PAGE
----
Franco-German channel ARTE has tonight transmitted a documentary on the aftermath of the assassination of Daphne Caruana Galizia. I have worked with ARTE on this project that includes interviews with Jason Azzopardi, Jonathan Ferris, Philippa Gingell Littlejohn, Pia Zammit, Lizzie Eldridge, Andrew Borg Cardona, Simon Busuttil, Mark Wood, Werner Lange, Sven Giegold and my wife Clemence Dujardin.
The film is available in the original German, dubbed in French or subtitled in English or Polish. Click the settings button to switch between versions.
English transcript follows:
Manuel Delia and his wife Clemence often ask themselves: “How could it happen?” Here on this spot, the journalist Daphne Caruana Galizia was murdered by a car bomb. They knew each other for 25 years.
Manuel Delia (MD): “Why did she die? Because she had to be shut up. Why did she have to die? I refuse the question completely.”
Clemence Dujardin (CD): “I don’t know. I feel sad because, you know, I just imagine these boys looking by the window just behind us every day and seeing the site of, you know, where their mother was killed and they have been looking at it all the time. They have no way of escaping from it.”
MURDER ON THE ISLAND OF MALTA – How corrupt is the island?
MD: “This is when Daphne died. So, this is my readership of the blog, this is when Daphne died, here. It is a conversation, it is a dialogue. They are responding, there is a very healthy discussion going on on common boards all the time. And then –you know- people are sending information, are sending emails and suggesting things that need to be discussed.”
Daphne Caruana Galizia, an investigative journalist and blogger, is murdered in broad daylight. As soon as she was leaving her home, the car bomb exploded after a few meters.
The 53-year old has been in the focus for years, because she has always been denouncing corruption and money laundering by politicians, and thus making international headlines. Shortly before her death she described the situation as “desperate”.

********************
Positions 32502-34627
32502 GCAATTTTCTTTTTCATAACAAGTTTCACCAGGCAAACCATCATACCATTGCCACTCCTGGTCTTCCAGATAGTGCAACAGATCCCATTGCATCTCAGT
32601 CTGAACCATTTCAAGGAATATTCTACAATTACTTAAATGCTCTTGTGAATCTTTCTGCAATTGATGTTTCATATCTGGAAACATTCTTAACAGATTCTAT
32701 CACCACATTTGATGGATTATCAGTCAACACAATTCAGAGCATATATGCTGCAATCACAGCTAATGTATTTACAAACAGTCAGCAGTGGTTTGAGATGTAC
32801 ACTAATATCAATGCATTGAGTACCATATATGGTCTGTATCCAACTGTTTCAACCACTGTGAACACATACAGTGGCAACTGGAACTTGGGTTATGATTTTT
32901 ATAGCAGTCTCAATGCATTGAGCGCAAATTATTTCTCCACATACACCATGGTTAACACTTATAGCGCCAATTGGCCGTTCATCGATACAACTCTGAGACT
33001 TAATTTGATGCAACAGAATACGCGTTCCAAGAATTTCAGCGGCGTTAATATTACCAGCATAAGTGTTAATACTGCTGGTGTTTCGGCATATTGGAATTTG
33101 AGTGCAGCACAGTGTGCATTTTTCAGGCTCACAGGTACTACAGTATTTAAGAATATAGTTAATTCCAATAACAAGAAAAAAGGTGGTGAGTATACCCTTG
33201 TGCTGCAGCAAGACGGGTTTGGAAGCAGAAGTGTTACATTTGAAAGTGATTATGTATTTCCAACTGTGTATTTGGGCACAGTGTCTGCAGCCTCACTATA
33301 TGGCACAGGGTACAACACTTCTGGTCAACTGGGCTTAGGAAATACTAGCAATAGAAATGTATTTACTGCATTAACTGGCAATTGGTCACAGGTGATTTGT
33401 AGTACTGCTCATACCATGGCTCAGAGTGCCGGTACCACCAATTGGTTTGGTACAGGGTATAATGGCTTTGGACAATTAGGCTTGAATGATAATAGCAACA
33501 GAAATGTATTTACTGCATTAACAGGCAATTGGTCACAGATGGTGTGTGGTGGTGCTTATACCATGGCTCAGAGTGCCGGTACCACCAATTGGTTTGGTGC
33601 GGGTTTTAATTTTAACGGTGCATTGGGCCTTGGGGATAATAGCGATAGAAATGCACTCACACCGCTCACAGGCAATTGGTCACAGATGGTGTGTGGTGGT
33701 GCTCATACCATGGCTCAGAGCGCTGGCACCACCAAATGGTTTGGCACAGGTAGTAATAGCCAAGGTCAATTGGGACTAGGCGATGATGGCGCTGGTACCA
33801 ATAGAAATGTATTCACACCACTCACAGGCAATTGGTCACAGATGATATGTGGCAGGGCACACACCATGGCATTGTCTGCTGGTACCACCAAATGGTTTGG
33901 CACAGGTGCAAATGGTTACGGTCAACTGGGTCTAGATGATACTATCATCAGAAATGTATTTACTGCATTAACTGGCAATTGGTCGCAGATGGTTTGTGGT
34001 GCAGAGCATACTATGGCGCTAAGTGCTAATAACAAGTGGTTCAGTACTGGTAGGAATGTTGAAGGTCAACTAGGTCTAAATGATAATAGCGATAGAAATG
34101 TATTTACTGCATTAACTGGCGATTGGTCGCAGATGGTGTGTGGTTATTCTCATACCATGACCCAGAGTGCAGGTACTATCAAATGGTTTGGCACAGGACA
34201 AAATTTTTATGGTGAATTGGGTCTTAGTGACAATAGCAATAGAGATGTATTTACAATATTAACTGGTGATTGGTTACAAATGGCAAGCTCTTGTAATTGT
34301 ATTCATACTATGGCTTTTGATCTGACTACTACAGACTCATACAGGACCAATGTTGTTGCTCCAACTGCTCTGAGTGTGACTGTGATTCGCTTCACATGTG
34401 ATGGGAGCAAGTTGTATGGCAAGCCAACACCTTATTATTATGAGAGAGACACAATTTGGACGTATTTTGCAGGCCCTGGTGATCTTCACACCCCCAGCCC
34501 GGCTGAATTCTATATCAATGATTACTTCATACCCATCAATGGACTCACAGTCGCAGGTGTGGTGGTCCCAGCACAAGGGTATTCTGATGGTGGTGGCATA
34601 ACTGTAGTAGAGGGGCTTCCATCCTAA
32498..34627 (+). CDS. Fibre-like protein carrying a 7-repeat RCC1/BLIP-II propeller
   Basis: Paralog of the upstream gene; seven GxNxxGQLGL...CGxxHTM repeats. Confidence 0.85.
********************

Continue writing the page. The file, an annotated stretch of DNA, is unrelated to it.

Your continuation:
The Prime Minister calls the murder “a barbaric act”, and promises that the matter will be solved quickly and immediately. He asks the FBI for help.
How are the investigations going? To answer this question Manuel Delia is meeting the family lawyer of the slain journalist. Jason Azzopardi claims the investigations are sloppy. The enquiring magistrate has a conflict of interest, so he files for her substitution.
Jason Azzopardi (JA): “The remains of her body were left scattered on the field in five different places for more than 24hours. Why? Because – let´s just imagine — a few meters from the residence. So, when the husband and the sons went to their house at night, they just passed by the remains of her mother and wife. If this is not impersonal, if this is not revolting, if this is not disgusting, if this is not humiliating, I don’t know what is.”
Daphne Caruana Galizia had criticised this magistrate. The case ended in court. In any case, she was the sharpest critic of the government.